The conclusion of the medical staff was that I’d had hypothermia. A contributing factor they said was my possible exhaustion caused by a long drive from London early in the morning.

After approximately 5 hours in hospital being checked over and treated, I was released into the night with a nice £60 taxi ride back to my car, which was waiting for me in Nant-Gwynant.

    


Reflection



I am experienced in the mountains and have passed my knowledge to Sean, and he did a great job getting me to safety. I'm so proud of him; he's my little hero. We’re both aware of the symptoms of hypothermia and were both fully kitted, wearing a good base layer, fleece and outer, waterproof jacket. We ate plenty of food and had more than was needed, together with more than enough water. When out in the hills, we each carry Vango storm shelters, survival bags and foil blankets, as I'd rather be prepared than not.

The wind chill may have paid a big factor, as looking at the charts it would have felt like -17°C, so pretty cold.

I've always said I would rather crawl down on my backside before ever calling out Mountain Rescue, as these guys as they have better things to do, but as an experienced climber, I was glad they were there when I needed them. He knew what to do, and did it without issue. The guys from RAF Valley were brilliant, so professional, although having them stuffing ‘bearhug’ heat packs down my trousers is also not the best experience when I was busting for a pee!

I now carry a jetboil stove and a couple of packets of Complan, so a warm drink and emergency meal is always at hand. A warm drink is always better than a cold one, when it’s cold, as it warms from the inside.


Comment from MountainSafety

First of all; a big than you to Nigel and Sean for sharing this real life story of hypothermia, emergency procedures and rescue.

Both were well equipped, carrying emergency kit, food and water. The weather turned nasty and hypothermia had crept upon Nigel, who experienced the following symptoms:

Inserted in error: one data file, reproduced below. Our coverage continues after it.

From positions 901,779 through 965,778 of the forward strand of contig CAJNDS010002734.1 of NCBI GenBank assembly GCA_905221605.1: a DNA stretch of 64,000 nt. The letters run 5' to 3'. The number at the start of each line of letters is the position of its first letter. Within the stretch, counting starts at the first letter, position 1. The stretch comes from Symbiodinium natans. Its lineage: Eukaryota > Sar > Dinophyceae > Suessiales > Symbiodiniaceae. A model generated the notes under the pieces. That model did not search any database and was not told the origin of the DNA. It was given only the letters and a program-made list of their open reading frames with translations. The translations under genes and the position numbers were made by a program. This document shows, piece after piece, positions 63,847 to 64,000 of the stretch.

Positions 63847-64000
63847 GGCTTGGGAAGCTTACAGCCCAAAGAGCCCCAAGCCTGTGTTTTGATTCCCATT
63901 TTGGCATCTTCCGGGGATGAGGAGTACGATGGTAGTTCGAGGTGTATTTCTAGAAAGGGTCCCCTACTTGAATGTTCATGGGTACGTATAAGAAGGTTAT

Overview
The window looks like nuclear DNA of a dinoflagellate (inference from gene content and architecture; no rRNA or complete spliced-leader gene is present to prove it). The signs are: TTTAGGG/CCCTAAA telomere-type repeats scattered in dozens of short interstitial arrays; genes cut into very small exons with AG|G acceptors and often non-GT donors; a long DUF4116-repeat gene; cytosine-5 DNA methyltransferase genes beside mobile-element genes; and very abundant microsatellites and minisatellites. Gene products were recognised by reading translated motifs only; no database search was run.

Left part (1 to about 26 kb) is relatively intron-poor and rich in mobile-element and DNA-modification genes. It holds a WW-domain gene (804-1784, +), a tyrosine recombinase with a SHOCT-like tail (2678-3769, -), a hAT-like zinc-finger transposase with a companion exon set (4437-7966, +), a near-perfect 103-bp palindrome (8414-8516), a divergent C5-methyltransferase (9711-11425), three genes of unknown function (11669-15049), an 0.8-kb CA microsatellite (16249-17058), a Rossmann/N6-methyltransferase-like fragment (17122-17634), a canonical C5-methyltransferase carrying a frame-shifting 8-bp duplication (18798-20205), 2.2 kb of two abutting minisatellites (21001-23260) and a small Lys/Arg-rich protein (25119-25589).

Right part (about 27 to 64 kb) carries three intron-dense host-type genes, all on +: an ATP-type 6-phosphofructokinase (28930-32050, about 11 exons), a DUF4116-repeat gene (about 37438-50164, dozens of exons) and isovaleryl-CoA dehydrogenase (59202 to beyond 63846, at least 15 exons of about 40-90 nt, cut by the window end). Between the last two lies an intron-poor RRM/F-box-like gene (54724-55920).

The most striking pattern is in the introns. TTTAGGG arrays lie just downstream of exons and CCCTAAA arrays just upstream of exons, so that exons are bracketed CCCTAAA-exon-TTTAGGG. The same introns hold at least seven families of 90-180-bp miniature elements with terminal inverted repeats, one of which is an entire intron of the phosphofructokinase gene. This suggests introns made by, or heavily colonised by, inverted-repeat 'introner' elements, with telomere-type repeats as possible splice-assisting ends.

• Shivering
  • Dizzy spells
  • Rapid breathing
  • Increased urination
  • Lack of co-ordination (he collapsed)
  • Difficulty with simple movement of hands

 …which is a sufficient list to suspect hypothermia - five from mild symptoms and one from moderate. (Link to symptoms)

It’s difficult to say what they could have done differently. Maybe they could have turned around sooner, but they’d already done that when Nigel collapsed, so they probably did the right thing at the right time.

The situation could have been worse if they did not have a storm shelter. Take note. Sean spent a long time outside of the storm shelter, so care has to be taken not to put oneself at risk. Getting inside the shelter would have kept him warm and added heat for Nigel too. Another consideration was the poor weather, but as Nigel says, they'd been out in worse.

This story just goes to prove that even well equipped people can get into difficulty, and it’s not always the flip-flop wearing, carrier-bag-for-rucksack types climbing Snowdon who come unstuck!


Fundraising

On the 27th July 2013 Sean, Becky & good friend Joe Sawyer & I will be taking on our own Snowdon Challenge raising funds on behalf of the Llanberis Mountain Rescue Team.

The Challenge is set out over 24hrs and the route follows the 6 main tracks up and down Mt Snowdon.

The Route

Up the Watkins Path - Down the Rhyd Dhu Path
Up the Ranger Path - Down the Miners Path
Up the PYG Track - Down the Llanberis Path

In total approx 25 Miles and 3,100m ascent

Please help by sponsoring us. www.justgiving.com/Nigel-Laughton

Please help me raise as much as possible so they can carry on being there for others who need it.
So please dig deep and donate now.

Nigel & Sean

Fundraising for Llanberis MRT
www.justgiving.com/Nigel-Laughton




Links